Car-racing game on a thermal printer

Joshua Noble's "Receipt Racer" is a car-racing game played using a thermal receipt printer; it reminds me of the games I used to write in BASIC on our old teletype terminal, which we loaded with enormous rolls of brownish paper towel of the sort you could get in elementary school bathrooms (once the paper was used up, we re-rolled it and ran the other side through the teletype, though filling a roll took a long time at 110 Baud!).
The game is played on a receipt printer, a common device you can see at every convenient store. It prints those papers you usually find crumbled up in your pockets, just to throw them away. It is a thermal printer using heat to darken the paper. This eliminates any slowdowns in printing lots of black. A roll can be ordered online and costs around 80 cents.

50 meters is the maximum distance you are theoretically able to race in one run, before running out of paper. So ecologically it's pretty much a disaster, just like any real car.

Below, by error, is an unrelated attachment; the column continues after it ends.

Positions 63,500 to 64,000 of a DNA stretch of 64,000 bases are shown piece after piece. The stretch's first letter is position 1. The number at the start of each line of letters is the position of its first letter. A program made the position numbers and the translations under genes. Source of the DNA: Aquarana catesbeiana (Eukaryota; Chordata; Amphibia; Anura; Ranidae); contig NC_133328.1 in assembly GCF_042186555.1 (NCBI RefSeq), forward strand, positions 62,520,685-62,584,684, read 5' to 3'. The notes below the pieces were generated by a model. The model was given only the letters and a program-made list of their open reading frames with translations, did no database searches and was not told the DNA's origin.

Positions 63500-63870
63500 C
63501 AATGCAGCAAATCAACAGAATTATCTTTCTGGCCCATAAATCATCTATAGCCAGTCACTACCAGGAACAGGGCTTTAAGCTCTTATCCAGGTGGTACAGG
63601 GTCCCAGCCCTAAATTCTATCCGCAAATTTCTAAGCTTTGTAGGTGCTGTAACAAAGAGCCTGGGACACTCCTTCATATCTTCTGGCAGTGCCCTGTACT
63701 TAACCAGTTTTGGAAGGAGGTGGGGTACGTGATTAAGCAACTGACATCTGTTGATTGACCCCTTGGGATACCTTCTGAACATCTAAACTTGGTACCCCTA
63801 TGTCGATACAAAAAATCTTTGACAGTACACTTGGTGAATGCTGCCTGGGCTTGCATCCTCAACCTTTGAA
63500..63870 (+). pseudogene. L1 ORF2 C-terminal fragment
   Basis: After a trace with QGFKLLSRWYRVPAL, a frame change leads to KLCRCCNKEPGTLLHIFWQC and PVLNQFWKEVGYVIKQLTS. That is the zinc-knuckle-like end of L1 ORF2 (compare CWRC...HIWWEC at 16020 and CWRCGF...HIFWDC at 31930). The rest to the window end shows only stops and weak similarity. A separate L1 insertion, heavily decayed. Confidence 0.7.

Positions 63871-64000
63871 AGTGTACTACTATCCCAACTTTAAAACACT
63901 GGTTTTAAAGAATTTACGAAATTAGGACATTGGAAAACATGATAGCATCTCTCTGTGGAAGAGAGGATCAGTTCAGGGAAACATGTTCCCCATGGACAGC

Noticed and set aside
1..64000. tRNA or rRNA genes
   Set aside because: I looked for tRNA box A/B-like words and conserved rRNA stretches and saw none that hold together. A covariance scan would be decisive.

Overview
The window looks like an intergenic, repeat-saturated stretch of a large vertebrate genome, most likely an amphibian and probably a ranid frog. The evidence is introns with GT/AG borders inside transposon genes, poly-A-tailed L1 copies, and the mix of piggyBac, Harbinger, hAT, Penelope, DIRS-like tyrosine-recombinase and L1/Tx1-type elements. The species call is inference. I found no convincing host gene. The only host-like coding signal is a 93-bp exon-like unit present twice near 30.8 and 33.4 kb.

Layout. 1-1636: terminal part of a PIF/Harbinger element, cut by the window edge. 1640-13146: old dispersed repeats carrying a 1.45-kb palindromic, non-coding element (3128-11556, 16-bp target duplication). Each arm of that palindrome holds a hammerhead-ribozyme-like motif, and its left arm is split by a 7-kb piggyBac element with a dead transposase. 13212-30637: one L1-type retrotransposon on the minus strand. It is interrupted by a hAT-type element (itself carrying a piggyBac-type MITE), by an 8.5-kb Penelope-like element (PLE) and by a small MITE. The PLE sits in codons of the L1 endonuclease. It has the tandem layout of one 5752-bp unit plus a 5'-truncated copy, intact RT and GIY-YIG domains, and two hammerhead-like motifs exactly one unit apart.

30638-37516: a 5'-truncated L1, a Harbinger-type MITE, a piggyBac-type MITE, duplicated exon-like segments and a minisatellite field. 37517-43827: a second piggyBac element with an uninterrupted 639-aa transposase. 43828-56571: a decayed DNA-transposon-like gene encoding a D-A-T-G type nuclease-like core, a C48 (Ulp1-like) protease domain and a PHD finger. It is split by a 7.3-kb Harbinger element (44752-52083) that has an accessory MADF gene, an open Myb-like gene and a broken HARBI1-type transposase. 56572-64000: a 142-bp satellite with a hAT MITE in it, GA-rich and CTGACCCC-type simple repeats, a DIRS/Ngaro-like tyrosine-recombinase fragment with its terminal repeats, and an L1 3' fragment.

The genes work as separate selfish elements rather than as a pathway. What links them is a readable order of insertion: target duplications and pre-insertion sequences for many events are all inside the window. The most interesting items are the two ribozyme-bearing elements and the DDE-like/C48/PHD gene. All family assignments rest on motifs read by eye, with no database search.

RECEIPT RACER (Thanks, Manny!)


  1. Back in 81 we used to get yelled at by the sysadmin if we dared to play Dungeon on the TTY43 teletyper terminals. We also got yelled at if we played too much in the day time as the disk swapping caused a big slowdown for the RSTS/E operating system.

  2. I really think they should make large-format versions of these printers. Save on ink.

  3. That reminds me of the “Pitt Real Time Star Trek” game that came from DECUS for the PDP-10 back in the 1970s. We played it on CRTs, but it was TTY compatible.

    I still have the transcript of a near-perfect game (I think I got hit by one photon torpedo). “YOU HAVE BEEN ELECTED FEDERATION PRESIDENT” sure beats “POSTERITY WILL CURSE YOUR NAME AS THEY SLAVE UNDER THE WHIP OF THE ROMULAN SLIME DEMONS.”

  4. Haven’t they been saying recently that thermal printing gives you cancer? And not in an ‘everything gives you cancer’ kind of way, but in an actual way.

  5. Hohoho..This game looks literally INDISTINGUISHABLE from the racing game I so proudly programmed on my old TI-86 calculator back in 8th grade…the first thing I ever programmed! I thought it was the coolest thing I had ever done.

    Then I saw some games written in TI assembly instead of TI Basic, and it made my piddling efforts look straight pathetic. Oh well!

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